HARVARD -- Selectmen at their meeting Tuesday night invited Town Counsel Mark Lanza to give them a close-up look at the Massachusetts Conflict of Interest Law, with particular emphasis on the appointments they make to other town boards.
The issue has arisen several times recently, as it does "all the time, in small towns like Harvard," Lanza said. The Ethics Commission calls it "self-dealing," he said, but he's not sure that term is always appropriate.
Defined broadly, the law applies if a municipal employee has a close associate or family member with a financial interest in a project -- say that person is in Real Estate or the employee lives in the historic district in which a project is being proposed, Lanza explained, offering an example from another town where the issue came up.
In that case, four of seven members of the Historic Commission lived in the district and two others were neighbors to the abutters. Although the conflict was not "intuitive," the outcome of their decisions could affect property values. "It was a controversial project and the opinions expressed could have an impact," he continued. So the commissioners had to file a disclosure statement.
The same thing could apply here, he said, unless the financial interest is deemed by the selectmen to be "so inconsequential" that it doesn't call for a disclosure statement. Often, when the issue is raised, it's done as a "challenge," Lanza said. But mostly, when the conflict comes up, it's one in which the folks involved were unaware.
The selectmen had questions, both general and specific.
Lucy Wallace targeted a fairly common situation, when a School Committee member's child is in the school system. "Isn't that a conflict?" she asked.
"Only in the 'appearance of conflict' category," the attorney answered. The member's objectivity could be questioned. But the only "direct conflict" is financial interest.
That said, when an entire body such as Town Meeting votes on zoning, for example, it might be said that everyone has a financial interest. But the Conflict of Interest law doesn't apply, since more than 10 percent of the population is affected versus a "narrow range" of people, Lanza said.
In most instances, when the appearance of a conflict arises, a disclosure statement can solve the problem, he continued. However, if a member of the Affordable Housing Trust, for example, has been designated as a "special employee" by the selectmen, that changes the rules and if one member has been so designated, they all must be, Lanza said.
"We appoint a lot of people; should we be doing things differently?" Ron Ricci asked.
Lanza's answer seemed to indicate that the appointing authority was only responsible for handing out information so that all municipal employees know they are required to take Conflict of Interest training. But even for an attorney, it's a difficult law to pin down in terms of situations it applies to, he said.
Financial interest is the most common issue that comes up, and in most cases the individuals were not aware of a problem, Lanza said.
Chairman Marie Sobalvarro asked if the statement of financial interest document the board had on the table was the "disclosure" Lanza was referring to? And Wallace wanted to know if the selectmen were the only ones who should file it, even for boards they don't appoint.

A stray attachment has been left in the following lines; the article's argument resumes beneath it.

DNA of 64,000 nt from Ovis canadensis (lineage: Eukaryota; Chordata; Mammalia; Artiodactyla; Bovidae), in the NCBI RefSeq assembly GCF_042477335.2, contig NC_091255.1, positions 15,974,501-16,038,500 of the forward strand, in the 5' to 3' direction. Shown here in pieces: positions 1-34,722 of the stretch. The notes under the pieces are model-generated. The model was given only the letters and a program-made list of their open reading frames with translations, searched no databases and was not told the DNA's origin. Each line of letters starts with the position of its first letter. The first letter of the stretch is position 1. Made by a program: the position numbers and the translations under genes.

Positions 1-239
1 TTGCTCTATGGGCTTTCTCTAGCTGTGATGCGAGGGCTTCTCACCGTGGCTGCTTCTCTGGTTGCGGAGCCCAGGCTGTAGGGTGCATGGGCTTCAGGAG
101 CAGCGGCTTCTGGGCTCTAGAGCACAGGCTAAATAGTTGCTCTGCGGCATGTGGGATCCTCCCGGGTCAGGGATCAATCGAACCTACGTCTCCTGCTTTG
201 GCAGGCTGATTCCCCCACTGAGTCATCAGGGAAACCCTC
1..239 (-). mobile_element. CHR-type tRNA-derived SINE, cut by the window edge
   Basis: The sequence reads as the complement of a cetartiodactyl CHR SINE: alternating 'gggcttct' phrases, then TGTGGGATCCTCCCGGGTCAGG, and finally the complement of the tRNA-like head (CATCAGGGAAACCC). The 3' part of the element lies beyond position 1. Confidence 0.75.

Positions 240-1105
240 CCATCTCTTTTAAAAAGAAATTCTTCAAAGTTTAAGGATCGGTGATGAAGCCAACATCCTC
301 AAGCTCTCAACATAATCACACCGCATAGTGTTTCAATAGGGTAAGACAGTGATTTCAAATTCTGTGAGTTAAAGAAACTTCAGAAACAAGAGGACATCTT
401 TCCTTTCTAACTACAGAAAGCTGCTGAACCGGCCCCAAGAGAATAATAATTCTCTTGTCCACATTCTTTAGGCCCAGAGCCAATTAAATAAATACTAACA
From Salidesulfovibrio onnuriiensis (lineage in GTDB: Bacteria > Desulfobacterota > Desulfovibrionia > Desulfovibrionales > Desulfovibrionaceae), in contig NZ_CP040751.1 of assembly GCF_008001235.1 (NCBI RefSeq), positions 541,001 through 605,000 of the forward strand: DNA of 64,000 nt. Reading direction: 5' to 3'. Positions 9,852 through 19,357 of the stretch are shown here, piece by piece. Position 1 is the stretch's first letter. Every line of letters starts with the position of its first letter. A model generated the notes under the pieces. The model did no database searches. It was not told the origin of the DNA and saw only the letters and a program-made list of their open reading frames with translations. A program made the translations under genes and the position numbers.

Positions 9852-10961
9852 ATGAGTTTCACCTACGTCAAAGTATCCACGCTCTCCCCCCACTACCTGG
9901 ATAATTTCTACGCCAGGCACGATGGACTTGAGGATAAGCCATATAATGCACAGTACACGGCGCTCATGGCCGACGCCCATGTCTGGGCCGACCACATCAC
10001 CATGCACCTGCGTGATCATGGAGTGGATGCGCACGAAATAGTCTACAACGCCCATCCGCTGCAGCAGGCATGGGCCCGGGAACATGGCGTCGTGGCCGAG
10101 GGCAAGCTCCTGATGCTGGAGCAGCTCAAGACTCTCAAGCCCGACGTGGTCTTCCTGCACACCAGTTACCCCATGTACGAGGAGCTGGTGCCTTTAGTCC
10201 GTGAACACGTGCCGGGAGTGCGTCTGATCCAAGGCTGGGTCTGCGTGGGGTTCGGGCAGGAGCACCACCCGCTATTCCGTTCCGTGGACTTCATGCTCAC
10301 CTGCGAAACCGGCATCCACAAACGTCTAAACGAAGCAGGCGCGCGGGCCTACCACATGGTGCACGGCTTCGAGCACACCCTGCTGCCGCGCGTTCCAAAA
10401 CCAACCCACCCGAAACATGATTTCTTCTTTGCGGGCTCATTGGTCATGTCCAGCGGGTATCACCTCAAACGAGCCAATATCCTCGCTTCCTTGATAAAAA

Lanza's answer to both questions was yes.
"What is our legal obligation to react to an accusation of a conflict of interest?" Leo Blair asked. "Do we need to report it to the Ethics Commission?"
"No," Lanza said. "If you do, it will be treated as a complaint."
"But do we have to inform other board members?" Blair pressed.
"Not as an obligation, but I would strongly advise it ... as privately as possible," Lanza said. "If an accusation is made, it's very serious," he said, adding that in some cases, it's more than an ethics violation, it's a felony.
"So, say I get an e-mail ..." in which such an accusation is made, Stu Sklar ventured.
Lanza suggested he take it up as a private matter with the chairman of the other board.
"As a board, in a case where someone unwittingly crosses the line, there should be a discussion," Lanza said, and memos should be sent around accordingly. He offered to help the selectmen draft the memo.
Ricci said it's key to make sure the people who need to know are informed. "It could be a perfectly innocent mistake, but we need to get the word out," he said.
It's out now, more or less. But it was not clear what had come up to spark the conversation. However, Blair stated, for the record, that even though he was not an investor, he had been asked and had considered it.
He didn't identify the project he was talking about, but it was obvious that everyone at the table knew. And when the board discussed the Community Solar Garden project, which was the last item on the agenda, Blair left the room.
Asked to clarify the issue in an e-mail Wednesday morning, Blair replied: "Worth Robbins asked me to consider an investment in Solar Garden 2. I am in the process of evaluating the merits of an investment which precludes me from participating in any deliberations relative to the current Solar Garden project. I left the room to recuse myself from the proceedings to avoid any possible conflict of interest. My reference to having been asked to invest but not being a current shareholder was to correct an error in the minutes from our last meeting. Julie (selectmen's executive assistant Julie Doucet) had indicated that both Stu (Sklar) and I were currently shareholders. Stu is. I am not."
Sklar also left before the solar garden discussion.